Children's LiteratureJoey Storch, called Spider because he spends a lot of time learning about them, is the slowest runner in his third grade class. The prospect of a grade-wide Olympics, sure to highlight his poor athletic ability, prompts a mixture of anxiety and misunderstandings. The students in Ms. Schmidt's class seem to be particularly adept at pointing out each other's shortcomings. In spite of the initial squabbling, the Olympics are a success and predictably, relationships are mended. One might expect a story of friendship, teamwork and appreciation of classmates to be a winning combination. Unfortunately, Willner-Pardo has cast her theme within a subplot of mystery in the teachers' lounge. The third graders believe it must be hiding a box of dead kids, and Joey and a friend cooperate to find out the truth. This tasteless premise, told through shallow characters and farfetched logic, produces a losing outcome. One would hope that other tales in the "Spider Storch" series are better efforts. 2001, Albert Whitman, $11.95. Ages 8 to 11. Reviewer: Anne Field
School Library Journal - School Library JournalGr 2-3-In this latest installment, Spider tells all about the Third-Grade Olympics, which he dreads because he's such a slow runner. Even being an expert about spiders and sports won't save him during his leg of the relay race. All eyes will be on him, so he prays that he won't be too slow. Thus, he learns plenty about himself, and about supporting his teammates, and being supported by them, girls and all. Black-and-white spot art conveys the action. This beginning chapter book is complete with classmate rivalries, idiosyncratic teachers, and sharp observations. Spider's well-honed sense of fair play and friendship makes him a worthy role model.-Pat Leach, Lincoln City Libraries, NE Copyright 2001 Cahners Business Information.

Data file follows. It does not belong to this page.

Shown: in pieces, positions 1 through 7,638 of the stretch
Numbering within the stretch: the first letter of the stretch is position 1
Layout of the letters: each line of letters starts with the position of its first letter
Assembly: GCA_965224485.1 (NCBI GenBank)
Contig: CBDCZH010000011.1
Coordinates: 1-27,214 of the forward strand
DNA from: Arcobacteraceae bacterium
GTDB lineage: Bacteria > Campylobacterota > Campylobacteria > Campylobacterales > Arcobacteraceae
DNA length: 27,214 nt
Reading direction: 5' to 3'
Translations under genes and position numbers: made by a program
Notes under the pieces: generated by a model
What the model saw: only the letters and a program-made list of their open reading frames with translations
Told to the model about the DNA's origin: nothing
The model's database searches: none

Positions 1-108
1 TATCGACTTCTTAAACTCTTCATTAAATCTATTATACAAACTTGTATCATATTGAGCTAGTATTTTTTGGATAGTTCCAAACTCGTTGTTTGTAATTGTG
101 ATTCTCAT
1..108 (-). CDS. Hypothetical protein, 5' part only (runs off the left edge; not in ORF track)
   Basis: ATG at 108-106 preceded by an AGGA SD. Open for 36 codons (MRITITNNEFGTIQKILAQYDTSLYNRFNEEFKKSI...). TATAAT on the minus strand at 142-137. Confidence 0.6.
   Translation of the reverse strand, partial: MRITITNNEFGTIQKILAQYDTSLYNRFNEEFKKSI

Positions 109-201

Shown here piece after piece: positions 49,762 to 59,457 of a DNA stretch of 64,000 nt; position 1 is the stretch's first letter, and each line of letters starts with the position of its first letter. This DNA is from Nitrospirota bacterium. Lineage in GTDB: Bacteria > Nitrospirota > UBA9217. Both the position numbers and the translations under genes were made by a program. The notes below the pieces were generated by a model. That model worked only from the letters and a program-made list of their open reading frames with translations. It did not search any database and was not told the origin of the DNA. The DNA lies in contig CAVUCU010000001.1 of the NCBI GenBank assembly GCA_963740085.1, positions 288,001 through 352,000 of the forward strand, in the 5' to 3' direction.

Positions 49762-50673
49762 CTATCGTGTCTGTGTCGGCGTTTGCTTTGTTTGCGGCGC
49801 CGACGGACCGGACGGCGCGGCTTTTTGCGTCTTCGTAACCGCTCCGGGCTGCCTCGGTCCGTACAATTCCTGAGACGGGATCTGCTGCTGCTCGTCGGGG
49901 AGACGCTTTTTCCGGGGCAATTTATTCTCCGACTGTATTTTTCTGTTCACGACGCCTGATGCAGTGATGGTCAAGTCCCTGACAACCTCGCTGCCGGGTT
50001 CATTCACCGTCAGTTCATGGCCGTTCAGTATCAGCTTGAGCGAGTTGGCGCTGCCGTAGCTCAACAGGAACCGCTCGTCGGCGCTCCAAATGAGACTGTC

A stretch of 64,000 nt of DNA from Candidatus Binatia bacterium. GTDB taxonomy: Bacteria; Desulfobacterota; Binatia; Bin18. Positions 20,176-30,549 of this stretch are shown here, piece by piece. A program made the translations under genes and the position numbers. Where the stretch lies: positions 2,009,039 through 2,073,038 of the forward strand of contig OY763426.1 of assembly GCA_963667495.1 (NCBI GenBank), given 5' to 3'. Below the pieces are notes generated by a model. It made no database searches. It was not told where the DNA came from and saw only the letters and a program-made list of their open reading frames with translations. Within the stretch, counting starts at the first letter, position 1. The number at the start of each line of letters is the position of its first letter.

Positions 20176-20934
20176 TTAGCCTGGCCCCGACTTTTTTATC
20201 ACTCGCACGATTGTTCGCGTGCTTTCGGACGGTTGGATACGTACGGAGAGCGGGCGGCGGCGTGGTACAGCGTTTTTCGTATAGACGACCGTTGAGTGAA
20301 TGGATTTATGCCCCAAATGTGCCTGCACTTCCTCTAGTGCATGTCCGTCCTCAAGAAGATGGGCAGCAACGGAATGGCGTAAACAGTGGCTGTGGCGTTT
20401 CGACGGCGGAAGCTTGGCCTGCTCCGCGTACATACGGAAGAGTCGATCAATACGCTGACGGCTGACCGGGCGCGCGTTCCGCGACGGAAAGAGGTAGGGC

Kirkus ReviewsJoey "Spider" Storch hates to be wrong, but his friends are getting tired of hanging out with a know-it-all. Spider has to be the best at everything, whether it is knowing how many medals Carl Lewis won in the Olympics or being the best basketball player on the court. But he quickly learns that not everyone can be the best at everything when his PE teacher puts him on a relay team in the Third Grade Olympics. Spider has to face the fact that he is a slow runner; maybe even the slowest runner in the whole school and his friends, tired of always being corrected, decide to use this to teach Spider a lesson. Spider learns that sometimes being part of the team is better than being the best. The writing is funny and fast-paced and the comical cartoon illustrations and a side story about the mysterious teacher's lounge make this a wonderful addition to the Spider Storch series. (Fiction. 7-10)
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